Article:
But now that trend is going into reverse, with only 29.5% of Redfin users searching for a home outside their metro in October 2021. This follows declines in Q2 and Q3 2021 as well.
Something to note: Redfin classifies this data as representing homebuyer relocation interest. But it could also represent external investor interest. AKA, people who buy a home in a new metro area but don’t actually move there.
The Sun Belt is Coming Down to Earth
This decline in users searching outside their metro has also corresponded with a decline in interest in hot Sun Belt markets such as Austin, Phoenix, and Atlanta, GA according to Redfin.
First, let’s start with Austin:
Net inbound homebuyer migration into Austin, based on Redfin user searches, totaled approximately 5,000 per quarter prior to the pandemic. Then that figure exploded to 11,000 in Q1 2021, corresponding with the peak month in homebuyer relocation interest in Redfin’s national data.
But since then interest in Austin from outside the metro has waned considerably, declining to approximately 4,200 in Q3 2021 – similar to pre-pandemic levels.
How about Atlanta?
The same exact trend plays out. Homebuyer migration measures around 5,500 pre-pandemic, then surged to 9,000 in Q1 2021. But then it dropped to below 5,000 in Q3 2021, actually lower than the 2018/2019 levels.
Additional Note: do yourself a favor and check out the amazing migration data tables that Redfin has made publicly available. They have this data on dozens of Housing Markets. Make sure to check out the ‘Historical Net Flow’ tab.
Is the Sun Belt in a Massive Housing Bubble?
So, what to make of all this? Let’s run it down, point by point:
- Home prices across many Sun Belt markets are up 20-40% over the last year, well above the US average, particularly markets in the Midwest and Northeast.
- The consensus argues that this massive price appreciation was caused by a new wave of migration into the Sun Belt. And that hordes of people left lockdown states like New York and California for greener pastures in the South like never before in 2020-21.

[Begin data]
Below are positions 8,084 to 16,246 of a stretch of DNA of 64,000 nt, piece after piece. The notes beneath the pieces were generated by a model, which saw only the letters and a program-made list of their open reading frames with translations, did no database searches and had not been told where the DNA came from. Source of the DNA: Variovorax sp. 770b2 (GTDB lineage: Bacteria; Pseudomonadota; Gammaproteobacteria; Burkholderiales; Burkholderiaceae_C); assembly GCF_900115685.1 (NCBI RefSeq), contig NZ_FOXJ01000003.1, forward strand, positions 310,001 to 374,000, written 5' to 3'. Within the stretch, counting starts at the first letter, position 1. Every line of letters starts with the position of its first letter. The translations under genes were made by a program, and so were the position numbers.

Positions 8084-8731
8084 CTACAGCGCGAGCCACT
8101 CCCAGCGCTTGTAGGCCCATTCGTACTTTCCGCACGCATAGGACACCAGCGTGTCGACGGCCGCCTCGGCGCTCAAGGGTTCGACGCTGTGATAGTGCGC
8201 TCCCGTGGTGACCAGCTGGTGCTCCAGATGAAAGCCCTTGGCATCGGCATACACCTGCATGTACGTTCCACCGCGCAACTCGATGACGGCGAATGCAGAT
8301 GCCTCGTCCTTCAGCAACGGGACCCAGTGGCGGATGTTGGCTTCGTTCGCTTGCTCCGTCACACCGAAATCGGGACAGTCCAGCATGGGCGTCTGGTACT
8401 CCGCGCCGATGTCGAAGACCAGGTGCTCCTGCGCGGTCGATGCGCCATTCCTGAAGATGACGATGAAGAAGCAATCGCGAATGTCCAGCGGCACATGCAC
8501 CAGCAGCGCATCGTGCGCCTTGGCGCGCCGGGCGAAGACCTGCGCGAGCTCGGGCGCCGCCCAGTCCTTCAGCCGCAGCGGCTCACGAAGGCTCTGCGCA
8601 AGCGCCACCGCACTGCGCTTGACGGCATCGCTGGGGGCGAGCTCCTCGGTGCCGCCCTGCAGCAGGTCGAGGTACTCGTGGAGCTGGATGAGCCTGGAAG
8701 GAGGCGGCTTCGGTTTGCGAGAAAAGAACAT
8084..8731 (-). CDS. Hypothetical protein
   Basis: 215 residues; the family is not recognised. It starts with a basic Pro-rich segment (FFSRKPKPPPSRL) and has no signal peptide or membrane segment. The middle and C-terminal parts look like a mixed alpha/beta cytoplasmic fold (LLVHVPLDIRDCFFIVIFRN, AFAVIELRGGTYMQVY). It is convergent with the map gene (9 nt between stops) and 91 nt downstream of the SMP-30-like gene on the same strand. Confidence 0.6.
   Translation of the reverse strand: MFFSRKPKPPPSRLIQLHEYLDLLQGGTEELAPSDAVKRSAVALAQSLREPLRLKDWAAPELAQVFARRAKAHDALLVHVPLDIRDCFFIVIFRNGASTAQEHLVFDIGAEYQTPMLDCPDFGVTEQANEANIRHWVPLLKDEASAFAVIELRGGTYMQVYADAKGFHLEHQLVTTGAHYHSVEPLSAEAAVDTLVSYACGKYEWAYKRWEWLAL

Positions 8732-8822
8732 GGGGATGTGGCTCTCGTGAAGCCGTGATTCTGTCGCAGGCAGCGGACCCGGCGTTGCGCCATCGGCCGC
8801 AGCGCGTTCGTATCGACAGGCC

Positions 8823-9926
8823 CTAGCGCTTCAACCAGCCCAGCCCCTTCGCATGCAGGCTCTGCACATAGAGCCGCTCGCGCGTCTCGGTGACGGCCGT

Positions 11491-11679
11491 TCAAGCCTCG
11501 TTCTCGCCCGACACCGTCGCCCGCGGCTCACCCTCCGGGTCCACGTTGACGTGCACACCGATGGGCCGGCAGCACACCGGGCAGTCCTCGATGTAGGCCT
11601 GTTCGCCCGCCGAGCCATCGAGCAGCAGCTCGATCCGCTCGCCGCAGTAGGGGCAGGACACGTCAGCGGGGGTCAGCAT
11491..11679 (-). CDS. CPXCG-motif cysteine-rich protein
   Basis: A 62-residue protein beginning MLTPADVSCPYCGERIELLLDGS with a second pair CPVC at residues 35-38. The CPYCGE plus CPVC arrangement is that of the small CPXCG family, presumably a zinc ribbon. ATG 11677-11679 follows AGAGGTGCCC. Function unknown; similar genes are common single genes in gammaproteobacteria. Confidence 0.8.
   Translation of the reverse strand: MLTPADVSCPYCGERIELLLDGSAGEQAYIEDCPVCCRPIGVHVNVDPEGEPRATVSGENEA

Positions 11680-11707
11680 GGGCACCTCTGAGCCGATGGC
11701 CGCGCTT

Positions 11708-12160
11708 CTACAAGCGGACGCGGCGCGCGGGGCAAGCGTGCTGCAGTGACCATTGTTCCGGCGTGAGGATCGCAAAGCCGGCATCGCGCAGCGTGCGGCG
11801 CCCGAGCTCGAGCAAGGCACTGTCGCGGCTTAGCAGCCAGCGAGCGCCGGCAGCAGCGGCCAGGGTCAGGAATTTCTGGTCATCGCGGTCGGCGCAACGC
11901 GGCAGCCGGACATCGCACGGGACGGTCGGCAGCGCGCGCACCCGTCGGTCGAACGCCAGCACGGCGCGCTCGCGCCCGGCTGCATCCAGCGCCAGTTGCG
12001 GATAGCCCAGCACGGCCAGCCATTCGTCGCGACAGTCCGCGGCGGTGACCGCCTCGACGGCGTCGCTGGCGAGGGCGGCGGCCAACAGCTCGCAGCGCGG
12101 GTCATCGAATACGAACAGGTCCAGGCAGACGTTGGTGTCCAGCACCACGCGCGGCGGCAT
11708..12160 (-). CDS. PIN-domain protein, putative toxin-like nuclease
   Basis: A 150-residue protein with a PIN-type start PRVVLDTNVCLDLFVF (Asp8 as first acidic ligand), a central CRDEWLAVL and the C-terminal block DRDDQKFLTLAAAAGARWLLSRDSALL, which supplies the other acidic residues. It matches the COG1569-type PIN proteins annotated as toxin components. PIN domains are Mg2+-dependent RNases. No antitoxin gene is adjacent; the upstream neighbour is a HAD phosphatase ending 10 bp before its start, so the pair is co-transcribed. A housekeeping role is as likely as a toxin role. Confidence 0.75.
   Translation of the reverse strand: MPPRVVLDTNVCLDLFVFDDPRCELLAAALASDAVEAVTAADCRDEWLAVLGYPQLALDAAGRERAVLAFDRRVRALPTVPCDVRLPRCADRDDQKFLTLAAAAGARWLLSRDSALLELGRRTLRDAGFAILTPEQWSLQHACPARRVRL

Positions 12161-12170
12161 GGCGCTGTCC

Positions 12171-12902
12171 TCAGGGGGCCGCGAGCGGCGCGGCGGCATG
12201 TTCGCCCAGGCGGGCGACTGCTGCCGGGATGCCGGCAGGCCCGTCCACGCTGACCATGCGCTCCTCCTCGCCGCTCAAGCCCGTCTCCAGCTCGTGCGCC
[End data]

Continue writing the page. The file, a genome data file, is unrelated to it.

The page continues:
- But movement data from the US Census Bureau suggests this isn’t true. The share of Americans moving fell to a record low in 2021, while those making big moves (500+ mi) stayed flat.
- Despite this, there was a legitimate increase in external homebuyer interest in Sun Belt Markets in early 2021 according to Redfin data. However, it is unclear how much of this increase came from homebuyers moving to a new metro, or investors buying homes in new metros.
- Whatever the true source of demand, it seems to be abating. External homebuyer interest in Austin and Atlanta has plummeted over the last several quarters.
My main takeaway from the data is that 1) the surge in fundamental demand into the Sun Belt is grossly overstated and 2) the price increases in many Sun Belt markets are not warranted by fundamentals. And if there ever truly was a big increase in people moving to the South, it appeared to be short-lived.
And now the 44% higher prices in Austin, or the 25% higher prices in Atlanta, will need to be supported by locals, whose wages have only increased by 3%.
Get the popcorn out.
If you would like to learn more about this data, and the US Housing Market in general, make sure to do 3 things: